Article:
I’ve yet to do anything really monstrous to my players, but we’re only on Session 4. (Other than having their adopted father kidnapped, of course. Okay, maybe that wasn’t nice. But he was designed to be my character, and then I was elevated to DM, and I’m not sure how well I can run a DMPC as the head of the family without falling into railroading…)

          1. And that’s the other problem. They’re already struggling to keep their church and faithful alive in spite of about a dozen different cults, the lich gaining power over in that country, a handful of evil viziers who might be fiends or undead in disguise, their enemy deities and their servants…

        1. Well, yes. But I’m not sure how that could fit into the metaphor – the lawyer is the devil, and the Fed is the demon, so who exactly is supposed to be the deva? (D&D lower-ranking Celestial and divine servant similar to an angel.)

  4. Ah , blogs of days past. Some are still with us, some still readable,others well around the bend. Others moved on but still lurk about. Some I miss, others I do not.

  5. For a long time, I didn’t love my memories of the 90s and early 00s, because I was (even more of) a jerk back then. I’ve mellowed on that timeframe a little bit lately, but beyond nostalgia for one or two of my old muses from around that time, who started hanging out in my mindscape again recently, I couldn’t tell you why.

  6. Did you know that the Centers for Medicare and Medicaid Services is trying to mandate all healthcare organizations add gender and ethnicity fields to their databases? All Heinz 57+ varieties, and they’re trying to track equity (not equality!) by ethnicity. So your tax dollars can be discriminantly used equitably instead of equally.

    1. For ethnicity (usually stated as “Race”), there’s usually a space for “Other”. Write in “Human”. Or, given what we know of ancestry and ancient migration patterns, “All of the above”.
      If there’s a field for “Gender assigned at birth” (which I’ve encountered), do what I do, cross off “assigned” and write in “observed”.
      And as an aside, vote for candidates who pledge to repeal the 16th and 17th Amendments.

      1. They already have a race field, and a toggled field for just for Hispanic (so I guess you can be Caucasian, African, Asian, Native American or Pacific Islander AND Hispanic.)

          1. Probably the old Mitsubishi for me. Ran sub 12 second quarters and cornered surprisingly well for something that heavy. Notchy gearbox from the factory, but cleaned up smooth as butter. Surprised no end of little four bangers that thought they could hang.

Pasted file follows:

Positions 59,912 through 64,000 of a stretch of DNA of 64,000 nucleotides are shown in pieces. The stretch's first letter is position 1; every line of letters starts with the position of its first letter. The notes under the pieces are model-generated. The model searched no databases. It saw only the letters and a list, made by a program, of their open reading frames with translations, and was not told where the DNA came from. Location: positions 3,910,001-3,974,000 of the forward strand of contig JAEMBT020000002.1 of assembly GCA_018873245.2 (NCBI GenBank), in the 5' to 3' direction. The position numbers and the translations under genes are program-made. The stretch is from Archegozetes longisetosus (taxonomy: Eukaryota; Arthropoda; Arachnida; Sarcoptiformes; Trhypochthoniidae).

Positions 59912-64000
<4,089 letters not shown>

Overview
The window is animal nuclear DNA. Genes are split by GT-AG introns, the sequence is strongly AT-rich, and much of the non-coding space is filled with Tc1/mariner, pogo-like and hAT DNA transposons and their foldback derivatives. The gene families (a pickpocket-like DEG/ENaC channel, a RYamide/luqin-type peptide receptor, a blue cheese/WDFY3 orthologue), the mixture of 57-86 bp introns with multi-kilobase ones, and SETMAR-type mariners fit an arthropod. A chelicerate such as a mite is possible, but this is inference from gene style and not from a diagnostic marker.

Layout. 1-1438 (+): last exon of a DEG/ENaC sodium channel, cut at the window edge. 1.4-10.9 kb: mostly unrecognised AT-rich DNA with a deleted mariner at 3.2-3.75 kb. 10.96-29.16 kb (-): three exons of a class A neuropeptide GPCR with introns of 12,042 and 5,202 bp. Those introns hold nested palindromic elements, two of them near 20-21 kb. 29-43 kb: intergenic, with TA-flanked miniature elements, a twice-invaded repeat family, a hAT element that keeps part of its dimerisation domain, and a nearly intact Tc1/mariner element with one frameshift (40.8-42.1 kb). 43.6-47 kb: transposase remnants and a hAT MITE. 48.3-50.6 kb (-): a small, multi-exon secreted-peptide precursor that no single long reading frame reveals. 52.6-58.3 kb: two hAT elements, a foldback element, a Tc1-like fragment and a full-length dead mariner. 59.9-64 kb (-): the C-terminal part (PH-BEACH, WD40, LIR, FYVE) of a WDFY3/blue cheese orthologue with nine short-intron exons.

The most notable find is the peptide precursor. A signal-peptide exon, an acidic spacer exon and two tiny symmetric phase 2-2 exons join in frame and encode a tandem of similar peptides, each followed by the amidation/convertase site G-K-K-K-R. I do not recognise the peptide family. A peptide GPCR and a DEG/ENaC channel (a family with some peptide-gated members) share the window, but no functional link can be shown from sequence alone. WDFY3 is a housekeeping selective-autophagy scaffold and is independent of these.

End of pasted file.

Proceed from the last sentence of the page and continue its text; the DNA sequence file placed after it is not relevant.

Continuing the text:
2. Race? Human. Or, if they want to know by ancestry, of African descent. After all, according to science, we all are descended from folks in Africa.

  7. You do realize, don’t you, that a good chunk of America did not see the Nineties as a golden age?

    To me the Nineties were the decade in which the Feds massacred 80 people, including about 30 children, at Mount Carmel, Texas near Waco; the decade in which certain semi-automatic firearms were banned, in what we expected to be the framework by which a series of amendments would eventually ban all of them; in which the GOP won the House for the first time in forty years on the strength of the pro-2A vote, and then refused to repeal that ban; in which the Congress UNANIMOUSLY voted for the Lautenberg Amendment, which bans two brothers who get in a fight on their 21st birthday from ever using a gun in self defense, ever again; in which lawfare was waged against gun manufacturers in order to bypass the Congress and state legislatures; and in which the two time elected president made no bones about the fact that he intended to crush gun owners beneath his heel.

    But hey, it became much easier to buy cheap toys from China.

    (And yes, the anti-2A push by the Clinton regime was eventually thwarted by the Smith and Wesson boycott. But it was a very close thing, and most of us did not honestly expect to win).

    1. It was also when it looked as of all vintage aircraft would be declared “inherently dangerous.” And then common sense made a rare appearance and we got the General Aviation Revitalization Act and a Silver Age for new aircraft availability. And some of the homebuilt ideas became production reality.

    2. Quote:
      “You know, for people my generation the 90s were a golden age of stupidity.”

      Apparently, you kinda missed that great big chunk of obvious.